Content on this page was developed during the 2009-2010 H1N1 pandemic and has not been updated.
- The H1N1 virus that caused that pandemic is now a regular human flu virus and continues to circulate seasonally worldwide.
- The English language content on this website is being archived for historic and reference purposes only.
- For current, updated information on seasonal flu, including information about H1N1, see the CDC Seasonal Flu website.
Quick Facts for the Public on Antiviral Treatments for 2009 H1N1
Questions to Ask Your Doctor
Here are a few questions to consider asking your health care provider about flu antivirals
- Do I need antiviral treatment if I have flu symptoms?
- When should I call back if I don’t feel better?
- What do I do if my child is prescribed oseltamivir and can’t swallow capsules? Click here for instructions on how to open capsules and mix the medicine with liquids.
Treatment Is Important for High Risk Groups
People in high risk groups should talk to their health care provider as soon as possible if they think they may have the flu because they have a greater chance of getting serious flu complications than other persons. Flu antiviral drugs can make you feel better, shorten the time you are sick, and prevent serious flu complications, especially if treatment is begun within 2 days of getting sick. Flu antiviral drugs must be prescribed by a physician.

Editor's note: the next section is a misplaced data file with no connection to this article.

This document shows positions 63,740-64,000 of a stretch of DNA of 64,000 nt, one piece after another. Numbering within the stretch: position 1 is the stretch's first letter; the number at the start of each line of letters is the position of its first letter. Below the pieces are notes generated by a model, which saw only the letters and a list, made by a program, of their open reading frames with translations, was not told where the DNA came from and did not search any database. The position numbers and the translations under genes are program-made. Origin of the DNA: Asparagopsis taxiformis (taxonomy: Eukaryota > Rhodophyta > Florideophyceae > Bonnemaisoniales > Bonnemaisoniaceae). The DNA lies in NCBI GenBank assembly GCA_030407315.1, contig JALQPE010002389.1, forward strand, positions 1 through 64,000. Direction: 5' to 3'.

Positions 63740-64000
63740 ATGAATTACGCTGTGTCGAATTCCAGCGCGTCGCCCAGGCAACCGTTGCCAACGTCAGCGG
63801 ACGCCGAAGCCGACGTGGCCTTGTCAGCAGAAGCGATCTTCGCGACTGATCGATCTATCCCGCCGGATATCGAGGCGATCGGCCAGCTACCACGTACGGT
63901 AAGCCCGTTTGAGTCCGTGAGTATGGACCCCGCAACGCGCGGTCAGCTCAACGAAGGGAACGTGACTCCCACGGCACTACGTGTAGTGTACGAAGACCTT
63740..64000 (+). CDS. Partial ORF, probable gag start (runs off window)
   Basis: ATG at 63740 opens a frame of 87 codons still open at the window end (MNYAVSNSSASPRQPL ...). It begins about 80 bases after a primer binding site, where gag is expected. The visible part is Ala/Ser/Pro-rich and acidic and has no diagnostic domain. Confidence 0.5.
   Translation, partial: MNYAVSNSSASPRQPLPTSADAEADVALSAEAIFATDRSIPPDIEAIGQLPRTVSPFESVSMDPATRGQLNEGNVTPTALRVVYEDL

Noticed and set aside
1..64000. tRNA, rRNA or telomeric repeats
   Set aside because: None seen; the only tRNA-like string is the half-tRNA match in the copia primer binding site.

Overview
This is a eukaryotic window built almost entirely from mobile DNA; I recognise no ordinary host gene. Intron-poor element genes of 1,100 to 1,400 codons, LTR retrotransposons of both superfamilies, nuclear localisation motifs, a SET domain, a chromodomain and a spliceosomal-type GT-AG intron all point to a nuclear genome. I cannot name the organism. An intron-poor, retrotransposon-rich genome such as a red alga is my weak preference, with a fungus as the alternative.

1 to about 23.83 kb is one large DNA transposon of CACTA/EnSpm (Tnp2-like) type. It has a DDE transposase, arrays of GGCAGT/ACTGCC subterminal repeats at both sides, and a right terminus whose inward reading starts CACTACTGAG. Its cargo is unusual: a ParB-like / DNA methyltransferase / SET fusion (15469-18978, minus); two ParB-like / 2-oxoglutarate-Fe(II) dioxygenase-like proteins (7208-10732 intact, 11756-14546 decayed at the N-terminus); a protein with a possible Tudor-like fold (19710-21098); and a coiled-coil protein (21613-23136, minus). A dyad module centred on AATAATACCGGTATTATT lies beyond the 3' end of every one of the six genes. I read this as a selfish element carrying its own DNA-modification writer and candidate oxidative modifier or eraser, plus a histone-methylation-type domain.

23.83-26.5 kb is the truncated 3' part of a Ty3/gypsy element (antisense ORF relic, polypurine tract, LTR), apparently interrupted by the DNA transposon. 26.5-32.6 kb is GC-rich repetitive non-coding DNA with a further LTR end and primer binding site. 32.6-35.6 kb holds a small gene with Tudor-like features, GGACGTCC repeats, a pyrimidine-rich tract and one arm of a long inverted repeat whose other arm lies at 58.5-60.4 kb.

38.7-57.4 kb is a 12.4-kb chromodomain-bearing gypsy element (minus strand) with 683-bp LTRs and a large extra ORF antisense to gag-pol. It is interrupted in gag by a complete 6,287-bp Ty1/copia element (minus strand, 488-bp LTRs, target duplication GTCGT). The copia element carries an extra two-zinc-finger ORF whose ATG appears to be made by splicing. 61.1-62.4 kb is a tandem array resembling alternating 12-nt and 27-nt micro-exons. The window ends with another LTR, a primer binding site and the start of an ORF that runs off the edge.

Don’t Delay Treatment
If your doctor prescribed Tamiflu® (oseltamivir) or Relenza® (zanamivir) for you, don’t delay filling the prescription, and start taking the medication as soon as you get it. This way you will get the most benefit. It’s very important that antiviral drugs be started as soon as possible for the flu, ideally within 2 days of getting sick.
Don’t Confuse Tamiflu® (oseltamivir) with Theraflu®
Tamiflu® is the brand name and oseltamivir is the generic name of a prescription antiviral drug used to treat the flu and should not be confused with Theraflu®, which is an over-the-counter medication. Antiviral drugs are not sold over-the-counter. You can only get them if you have a prescription from your health care provider.
Side Effects of Flu Antiviral Drugs
The most common side effects of oseltamivir (Tamiflu®) are nausea and vomiting, which can also be symptoms of the flu. Nausea and vomiting can be minimized by taking the medication with food. The most common side effects of zanamivir (Relenza®) are dizziness, sinusitis, runny or stuffy nose, cough, diarrhea, nausea, or headache, also symptoms that can be due to the flu. Zanamivir may also cause wheezing and trouble breathing in people with lung disease; therefore, persons with a history of asthma or another lung disease should not be prescribed zanamivir.
Treatment May Be Needed Even if Test Results are Negative
Your health care provider may diagnose you with flu based on your symptoms and their clinical judgment or they may choose to use an influenza diagnostic test. Health care providers can use rapid flu tests (15 minutes or less) to test a specimen from your nose or throat in their offices. Unfortunately, these tests are less than perfect in telling who really has the flu. Therefore, you could still have the flu, even though your rapid flu test result is negative. Health care providers may prescribe antivirals if they suspect flu, even if the rapid flu test is negative.
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